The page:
• The Camera Story
  • Copyright 1906
  • by C.V. Estey
  • Printed and Published by
  • GEO. RICE & SONS, (Inc.)
  • Los Angeles
  • This little booklet means something special to me. I borrowed it from a Danish friend, whose father was born in San Fransisco in 1907. His mother had bought the booklet.
    My mother's father went to San Fransisco in 1906 and was badly injuried in the earthquake, so that he was sent back to Denmark again!

    Ulrik R. Damm

    ONLY the rattle of early traffic over the cobblestones disturbed the lighter sleepers of the great metropolis of the West that morning. Only those who prepare for the entire army of city workers were astir, breathing the fresh air off the Pacific, unsullied by the dust of the street and the smoke from the factories. Even as the first rays of the morning sun tipped the Golden Gate hills their ears were startled by an unusual sound - a low rumble, chilling ifl its ominous tone, that seemed to come from the bowels of the earth. Instantly following the ground rose and fell and swayed and shivered with awful emotion, and hell was loosened.

    The shrieks of women and children and the imprecations of men were drowned in the roar and crash of falling buildings, the grinding thunder of the upheaving earth and the groaning, cracking and splitting of timbers as the homes and business places of the peerless city were being wrenched to pieces. With a last vicious tremble, as of a terrier shaking a rat, the terrible subterranean power ceased with a groaning sigh, and quiveringly the earth settled to quiet, a cloud of dust arising from the shattered city. As that mantle of destruction was being borne toward the calm bay on the morning sea breeze, there was an instant of silence as the people gasped in the dumb realization of the cataclysm. But the horror had but begun. From every direction red spears of fire shot from among the ruins and as the men rushed to the work of preservation the blood in their veins was frozen when the pumps brought forth only air. The wracking of the earth had torn the water pipes from the ground, and with a greedy roar the flames mounted higher and leaped upon their prey with little hindrance.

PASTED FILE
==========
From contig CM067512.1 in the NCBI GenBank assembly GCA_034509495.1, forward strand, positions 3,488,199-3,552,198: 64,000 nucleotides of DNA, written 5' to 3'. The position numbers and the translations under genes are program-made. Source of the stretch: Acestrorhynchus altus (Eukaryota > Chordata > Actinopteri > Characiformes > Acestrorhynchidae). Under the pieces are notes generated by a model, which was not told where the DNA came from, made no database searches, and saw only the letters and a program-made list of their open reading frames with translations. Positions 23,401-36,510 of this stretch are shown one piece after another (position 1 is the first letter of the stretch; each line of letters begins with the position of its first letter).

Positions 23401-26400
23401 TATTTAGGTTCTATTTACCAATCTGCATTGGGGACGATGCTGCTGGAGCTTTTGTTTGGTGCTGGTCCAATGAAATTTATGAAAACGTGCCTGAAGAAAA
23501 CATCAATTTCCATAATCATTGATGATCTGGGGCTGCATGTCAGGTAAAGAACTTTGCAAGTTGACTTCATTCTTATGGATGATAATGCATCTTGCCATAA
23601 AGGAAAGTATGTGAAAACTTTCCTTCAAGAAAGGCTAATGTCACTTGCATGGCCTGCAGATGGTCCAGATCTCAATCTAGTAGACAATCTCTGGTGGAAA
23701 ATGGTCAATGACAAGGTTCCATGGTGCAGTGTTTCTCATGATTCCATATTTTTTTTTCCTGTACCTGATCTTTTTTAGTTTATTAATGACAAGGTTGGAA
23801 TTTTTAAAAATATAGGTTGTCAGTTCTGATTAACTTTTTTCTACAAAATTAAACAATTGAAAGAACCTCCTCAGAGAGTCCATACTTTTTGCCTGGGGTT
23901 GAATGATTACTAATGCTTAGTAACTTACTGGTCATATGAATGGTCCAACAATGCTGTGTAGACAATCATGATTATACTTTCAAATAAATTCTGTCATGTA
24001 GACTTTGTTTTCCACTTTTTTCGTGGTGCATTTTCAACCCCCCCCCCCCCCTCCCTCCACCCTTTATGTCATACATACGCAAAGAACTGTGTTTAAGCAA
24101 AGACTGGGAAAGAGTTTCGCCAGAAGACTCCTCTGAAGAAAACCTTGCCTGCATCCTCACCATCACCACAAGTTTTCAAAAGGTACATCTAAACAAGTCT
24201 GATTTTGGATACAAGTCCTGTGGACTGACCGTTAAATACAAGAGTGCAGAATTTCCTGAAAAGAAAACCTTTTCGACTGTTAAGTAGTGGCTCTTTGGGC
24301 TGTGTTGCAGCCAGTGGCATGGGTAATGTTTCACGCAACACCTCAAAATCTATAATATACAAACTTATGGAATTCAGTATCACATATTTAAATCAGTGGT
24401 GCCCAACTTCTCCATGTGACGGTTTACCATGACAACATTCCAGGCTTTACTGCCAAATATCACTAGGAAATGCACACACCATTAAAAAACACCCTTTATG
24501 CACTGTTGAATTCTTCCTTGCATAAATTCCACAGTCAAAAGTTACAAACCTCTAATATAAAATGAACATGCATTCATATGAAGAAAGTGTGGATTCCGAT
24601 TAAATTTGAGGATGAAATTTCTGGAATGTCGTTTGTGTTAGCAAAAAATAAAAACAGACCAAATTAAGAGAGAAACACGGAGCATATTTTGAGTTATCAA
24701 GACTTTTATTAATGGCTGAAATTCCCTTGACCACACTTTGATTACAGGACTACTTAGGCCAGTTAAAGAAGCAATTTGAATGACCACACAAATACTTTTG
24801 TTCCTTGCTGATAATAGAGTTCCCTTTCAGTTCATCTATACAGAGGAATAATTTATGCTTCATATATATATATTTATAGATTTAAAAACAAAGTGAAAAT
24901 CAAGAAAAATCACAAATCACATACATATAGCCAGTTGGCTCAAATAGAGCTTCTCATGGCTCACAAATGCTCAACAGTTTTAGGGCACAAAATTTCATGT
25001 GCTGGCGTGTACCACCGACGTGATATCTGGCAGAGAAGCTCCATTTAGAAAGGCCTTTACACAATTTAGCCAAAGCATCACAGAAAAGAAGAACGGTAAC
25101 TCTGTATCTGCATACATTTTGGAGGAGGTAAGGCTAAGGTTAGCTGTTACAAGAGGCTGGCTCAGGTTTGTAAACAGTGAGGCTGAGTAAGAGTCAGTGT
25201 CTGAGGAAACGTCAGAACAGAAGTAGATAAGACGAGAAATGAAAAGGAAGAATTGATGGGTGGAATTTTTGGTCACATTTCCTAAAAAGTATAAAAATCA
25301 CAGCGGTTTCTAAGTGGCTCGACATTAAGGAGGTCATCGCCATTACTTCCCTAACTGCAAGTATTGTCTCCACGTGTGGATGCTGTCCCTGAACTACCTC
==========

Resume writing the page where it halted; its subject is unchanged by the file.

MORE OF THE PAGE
The details of the ghastly conflagration, the heroic fight of the people to save the city, the suffering and privations of the tens of thousands of homeless ones and the unexampled rush to the rescue by the American nation, has been told by a thousand pens. Some of the most interesting views of the scene are herewith presented as a memory when San Francisco will soon have exceeded her former beauty and rank among the cities of the world.